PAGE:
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The Tricky Problem Of Making Smart Fridges Smart
Smart fridges have never been good enough to make a difference. But a team of Korean scientists hope to change that with a new approach to the problem of making kitchen coolers clever.
The 1990s dream of an internet-connected fridge has been much derided in the last decade or so. Even the most advanced smart fridges are little more than a conventional fridge with a few added gimmicks such as a barcode scanner or a tablet screen attached to the front. Consequently, smart fridges have been anything but and the public has responded with little, if any, interest.
But Thomas Sandholm and pals from the Korean Advanced Institute of Technology in Daejeon, South Korea, hope to change that. These guys have developed a system called CloudFridge that hopes to fix everything that’s wrong with smart fridges, thereby returning them to their rightful position in the pantheon of consumer technology breakthroughs.
When they were first conceived in the 1990s, smart fridges promised to revolutionise the way we interact with food. The dream was that these devices would monitor everything we put into and take out of the fridge, warned us when items were running low or close to their use by dates and even ordered replacements.
But this dream has never materialised. The main problem, says Sandholm and co, is that smart fridges require too much input from the person using them. For example, many require the user to scan food items using a bar code scanner when they take them in and out of the fridge.
And they have other failings too. One system had an RFID scanner to track food usage, only to be foiled by the fact that few if any food items have RFID tags. Another measured how often the fridge was opened and closed to monitor usage patterns. It was also equipped with a proximity sensor to detect whether anything was taken out of or put into the fridge. But it failed because it had no way of telling what was being taken.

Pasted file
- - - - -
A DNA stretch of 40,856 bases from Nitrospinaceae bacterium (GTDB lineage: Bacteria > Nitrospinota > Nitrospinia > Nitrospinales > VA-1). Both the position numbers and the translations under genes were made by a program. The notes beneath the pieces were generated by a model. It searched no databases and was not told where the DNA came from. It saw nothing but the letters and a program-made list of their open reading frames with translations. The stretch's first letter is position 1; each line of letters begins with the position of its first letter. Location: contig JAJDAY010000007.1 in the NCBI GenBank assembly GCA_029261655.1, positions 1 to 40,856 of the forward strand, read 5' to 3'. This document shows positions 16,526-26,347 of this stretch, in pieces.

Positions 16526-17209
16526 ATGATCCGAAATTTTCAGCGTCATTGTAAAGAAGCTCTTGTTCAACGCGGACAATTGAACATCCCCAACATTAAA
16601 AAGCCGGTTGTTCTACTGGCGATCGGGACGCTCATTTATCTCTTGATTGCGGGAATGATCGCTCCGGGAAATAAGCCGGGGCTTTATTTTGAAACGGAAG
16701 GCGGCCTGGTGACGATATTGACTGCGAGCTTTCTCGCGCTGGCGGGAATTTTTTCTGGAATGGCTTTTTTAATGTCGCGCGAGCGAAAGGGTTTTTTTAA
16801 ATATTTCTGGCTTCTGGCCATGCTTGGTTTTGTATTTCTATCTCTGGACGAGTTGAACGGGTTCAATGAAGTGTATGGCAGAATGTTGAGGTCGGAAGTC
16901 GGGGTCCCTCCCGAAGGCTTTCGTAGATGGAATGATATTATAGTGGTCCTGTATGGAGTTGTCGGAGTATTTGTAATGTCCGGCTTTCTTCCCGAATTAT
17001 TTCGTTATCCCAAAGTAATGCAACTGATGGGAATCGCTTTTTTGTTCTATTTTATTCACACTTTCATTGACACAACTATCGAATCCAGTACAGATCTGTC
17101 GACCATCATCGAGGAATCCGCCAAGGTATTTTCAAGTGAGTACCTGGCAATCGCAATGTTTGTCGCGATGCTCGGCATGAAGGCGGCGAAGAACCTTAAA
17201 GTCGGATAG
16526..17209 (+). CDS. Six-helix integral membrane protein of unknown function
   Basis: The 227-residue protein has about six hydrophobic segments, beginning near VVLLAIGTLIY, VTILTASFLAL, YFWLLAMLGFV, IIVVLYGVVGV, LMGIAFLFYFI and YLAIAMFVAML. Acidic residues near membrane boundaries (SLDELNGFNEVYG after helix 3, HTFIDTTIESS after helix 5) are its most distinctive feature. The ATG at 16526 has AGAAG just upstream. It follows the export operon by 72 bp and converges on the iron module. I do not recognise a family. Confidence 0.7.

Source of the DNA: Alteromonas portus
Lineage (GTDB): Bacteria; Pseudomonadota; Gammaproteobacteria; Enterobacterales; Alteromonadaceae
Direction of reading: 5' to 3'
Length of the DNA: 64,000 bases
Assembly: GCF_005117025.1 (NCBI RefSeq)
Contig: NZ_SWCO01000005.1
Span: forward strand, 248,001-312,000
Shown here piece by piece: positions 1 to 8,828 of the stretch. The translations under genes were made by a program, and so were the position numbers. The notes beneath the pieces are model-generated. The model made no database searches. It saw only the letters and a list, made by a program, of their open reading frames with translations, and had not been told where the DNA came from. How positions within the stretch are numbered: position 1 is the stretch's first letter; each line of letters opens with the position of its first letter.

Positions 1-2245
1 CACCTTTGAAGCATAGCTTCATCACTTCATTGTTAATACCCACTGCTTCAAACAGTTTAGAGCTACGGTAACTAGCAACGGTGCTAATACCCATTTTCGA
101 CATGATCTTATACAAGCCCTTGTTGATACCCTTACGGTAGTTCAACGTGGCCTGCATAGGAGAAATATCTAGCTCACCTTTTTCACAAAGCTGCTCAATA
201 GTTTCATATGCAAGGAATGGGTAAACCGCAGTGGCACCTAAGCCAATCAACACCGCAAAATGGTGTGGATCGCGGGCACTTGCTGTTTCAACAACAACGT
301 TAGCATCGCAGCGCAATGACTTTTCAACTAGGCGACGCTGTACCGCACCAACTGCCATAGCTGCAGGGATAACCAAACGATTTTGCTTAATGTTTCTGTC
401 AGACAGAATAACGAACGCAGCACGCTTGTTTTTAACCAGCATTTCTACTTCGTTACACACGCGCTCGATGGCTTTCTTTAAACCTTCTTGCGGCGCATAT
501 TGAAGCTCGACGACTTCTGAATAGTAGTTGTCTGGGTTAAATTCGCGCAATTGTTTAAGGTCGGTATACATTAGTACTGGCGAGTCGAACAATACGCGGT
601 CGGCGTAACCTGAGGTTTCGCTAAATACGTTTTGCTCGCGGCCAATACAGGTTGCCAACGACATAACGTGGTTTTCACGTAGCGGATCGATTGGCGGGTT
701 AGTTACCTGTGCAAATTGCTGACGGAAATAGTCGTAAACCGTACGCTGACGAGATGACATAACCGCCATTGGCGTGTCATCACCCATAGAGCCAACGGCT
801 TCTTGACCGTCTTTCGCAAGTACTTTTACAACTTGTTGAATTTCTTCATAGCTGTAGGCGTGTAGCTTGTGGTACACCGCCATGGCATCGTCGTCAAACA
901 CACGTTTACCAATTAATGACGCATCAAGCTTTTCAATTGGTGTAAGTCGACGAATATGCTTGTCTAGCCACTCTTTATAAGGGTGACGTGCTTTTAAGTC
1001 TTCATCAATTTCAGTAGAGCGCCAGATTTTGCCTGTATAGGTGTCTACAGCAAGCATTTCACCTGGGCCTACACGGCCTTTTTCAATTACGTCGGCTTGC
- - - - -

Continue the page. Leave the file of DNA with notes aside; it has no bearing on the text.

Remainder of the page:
The long and short of it is that the history of smart fridges is a story of technology trampling over convenience and utility.
Sandholm and co think they can change that with a prototype system designed to study and improving the user experience. “Our main claim… is that a testbed geared towards evaluating realistic user experiences could be the catalyst for innovations in the ﬁeld.”
To this end, they have created a fridge with three significant advances over previous designs. The first is an object recognition system that may actually work without the user doing anything other than taking items in and out of the fridge.
The trick is to enlist the help of Google. Sandholm and co’s fridge is fitted with a webcam that photographs each item as it is put into or taken out of the fridge and sends the resulting image to Googles’ Search By Image service.
The second is a system that accurately measures the position of objects placed in the fridge using infrared sensors.
The final advance is a set of red or green LEDs that can spotlight objects in the fridge to bring them to the user’s attention, perhaps because they need replacing or are close to their ‘use by’ dates. The resulting prototype has the potential to significantly outperform earlier smart fridges.
Sandholm and co have developed a number of apps that work with the new prototype. One known as CloudFridge Take Out makes it easier to find items you’ve placed in the fridge by saying their name. The fridge then spotlights that object. Sandholm and co say it could be made to highlight all the items in a particular recipe, for example, ensuring that you’ve used all the appropriate ingredients.
“We are also planning on adding social features to share your fridge content with friends or compare tastes to be able to get collaborative-ﬁltering-based and social recommendations,” they say.
All very well but the big problem of course is object recognition. Even Google’s Search By Image service takes up to 5 seconds to analyse a single image and return a result. Even then, it doesn’t always recognise it or simply matches it to the same image in its database without giving it a name.
That’s reflected in the results of Sandholm and co’s tests, where the accuracy of the object recognition is the limiting factor in the utility of their new prototype.
Object recognition is something that will improve in the coming years. Sandholm and co are clearly taking a step in the right direction but truly smart fridges might still be just beyond our ken.
Ref: arxiv.org/abs/1401.0585: CloudFridge: A Testbed for Smart Fridge Interactions
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